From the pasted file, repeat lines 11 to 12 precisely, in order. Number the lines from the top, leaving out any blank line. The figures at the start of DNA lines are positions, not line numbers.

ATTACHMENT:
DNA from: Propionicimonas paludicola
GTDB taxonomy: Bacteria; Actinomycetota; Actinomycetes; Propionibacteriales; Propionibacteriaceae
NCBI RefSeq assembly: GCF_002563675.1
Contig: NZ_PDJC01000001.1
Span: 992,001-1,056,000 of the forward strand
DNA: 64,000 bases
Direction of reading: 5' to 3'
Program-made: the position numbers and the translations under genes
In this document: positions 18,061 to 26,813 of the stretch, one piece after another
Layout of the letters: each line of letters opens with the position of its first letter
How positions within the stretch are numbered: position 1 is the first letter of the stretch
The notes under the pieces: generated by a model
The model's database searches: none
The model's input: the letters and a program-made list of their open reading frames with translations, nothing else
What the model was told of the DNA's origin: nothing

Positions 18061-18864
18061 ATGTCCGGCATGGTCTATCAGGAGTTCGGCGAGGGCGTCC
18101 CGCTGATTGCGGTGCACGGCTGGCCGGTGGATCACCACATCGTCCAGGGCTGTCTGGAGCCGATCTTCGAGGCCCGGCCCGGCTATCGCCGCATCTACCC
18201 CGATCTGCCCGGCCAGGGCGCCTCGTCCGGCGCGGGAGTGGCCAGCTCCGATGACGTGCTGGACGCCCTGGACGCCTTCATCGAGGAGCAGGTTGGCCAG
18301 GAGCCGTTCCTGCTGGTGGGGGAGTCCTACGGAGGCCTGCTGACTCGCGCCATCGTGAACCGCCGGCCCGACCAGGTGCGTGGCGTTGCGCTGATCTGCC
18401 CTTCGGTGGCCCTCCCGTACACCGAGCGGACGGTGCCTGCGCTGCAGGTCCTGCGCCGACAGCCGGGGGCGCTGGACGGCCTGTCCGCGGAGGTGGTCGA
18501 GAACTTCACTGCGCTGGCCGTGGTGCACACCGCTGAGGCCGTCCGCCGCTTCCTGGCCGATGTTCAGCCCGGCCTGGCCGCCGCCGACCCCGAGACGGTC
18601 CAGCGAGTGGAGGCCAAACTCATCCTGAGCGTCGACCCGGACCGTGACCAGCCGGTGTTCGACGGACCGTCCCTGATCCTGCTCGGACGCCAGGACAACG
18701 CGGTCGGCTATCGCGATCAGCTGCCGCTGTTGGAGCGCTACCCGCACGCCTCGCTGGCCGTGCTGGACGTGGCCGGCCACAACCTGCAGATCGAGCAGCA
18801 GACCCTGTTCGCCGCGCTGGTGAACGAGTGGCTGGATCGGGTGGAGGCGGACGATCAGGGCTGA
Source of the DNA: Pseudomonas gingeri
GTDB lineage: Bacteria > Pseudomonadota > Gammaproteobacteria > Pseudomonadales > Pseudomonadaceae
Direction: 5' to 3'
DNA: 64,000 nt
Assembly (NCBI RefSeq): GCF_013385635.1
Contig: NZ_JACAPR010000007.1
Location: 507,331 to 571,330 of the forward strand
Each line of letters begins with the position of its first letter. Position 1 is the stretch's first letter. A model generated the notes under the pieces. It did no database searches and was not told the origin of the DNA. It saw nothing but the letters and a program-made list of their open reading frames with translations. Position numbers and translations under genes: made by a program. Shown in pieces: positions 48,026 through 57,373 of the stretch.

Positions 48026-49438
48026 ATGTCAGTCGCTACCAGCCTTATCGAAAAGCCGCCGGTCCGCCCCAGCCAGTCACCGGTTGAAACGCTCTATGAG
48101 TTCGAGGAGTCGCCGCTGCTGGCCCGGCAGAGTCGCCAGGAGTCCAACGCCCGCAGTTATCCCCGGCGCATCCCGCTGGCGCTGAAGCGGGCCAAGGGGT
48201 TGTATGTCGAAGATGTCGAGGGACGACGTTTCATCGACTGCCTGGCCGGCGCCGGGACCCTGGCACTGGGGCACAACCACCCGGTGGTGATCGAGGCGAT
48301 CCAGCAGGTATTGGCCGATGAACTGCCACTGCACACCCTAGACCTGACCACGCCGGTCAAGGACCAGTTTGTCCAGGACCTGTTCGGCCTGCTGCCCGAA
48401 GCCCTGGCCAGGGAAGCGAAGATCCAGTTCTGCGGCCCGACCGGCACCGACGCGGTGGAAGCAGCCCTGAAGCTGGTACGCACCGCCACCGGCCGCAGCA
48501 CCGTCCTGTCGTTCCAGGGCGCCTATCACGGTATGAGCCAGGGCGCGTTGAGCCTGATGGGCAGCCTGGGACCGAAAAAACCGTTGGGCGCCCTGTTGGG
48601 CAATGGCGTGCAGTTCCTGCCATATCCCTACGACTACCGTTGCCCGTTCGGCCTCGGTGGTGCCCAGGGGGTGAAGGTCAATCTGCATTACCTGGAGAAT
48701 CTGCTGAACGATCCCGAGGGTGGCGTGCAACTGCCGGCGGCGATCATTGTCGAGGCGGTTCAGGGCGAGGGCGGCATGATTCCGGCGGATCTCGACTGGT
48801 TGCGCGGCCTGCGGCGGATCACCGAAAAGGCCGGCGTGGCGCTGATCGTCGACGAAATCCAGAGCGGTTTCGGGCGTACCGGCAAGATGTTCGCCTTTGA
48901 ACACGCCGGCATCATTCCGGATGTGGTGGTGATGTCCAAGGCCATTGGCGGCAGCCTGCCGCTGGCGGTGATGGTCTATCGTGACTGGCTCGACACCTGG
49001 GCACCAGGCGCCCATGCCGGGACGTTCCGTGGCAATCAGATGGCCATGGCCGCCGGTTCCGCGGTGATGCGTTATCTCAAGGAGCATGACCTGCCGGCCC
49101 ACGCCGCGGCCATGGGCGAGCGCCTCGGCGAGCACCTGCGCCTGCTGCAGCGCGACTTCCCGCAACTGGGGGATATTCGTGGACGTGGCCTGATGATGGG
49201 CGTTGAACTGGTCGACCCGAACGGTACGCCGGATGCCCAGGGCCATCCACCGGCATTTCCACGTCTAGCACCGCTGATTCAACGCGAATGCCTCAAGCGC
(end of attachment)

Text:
How positions within the stretch are numbered: position 1 is the first letter of the stretch
The notes under the pieces: generated by a model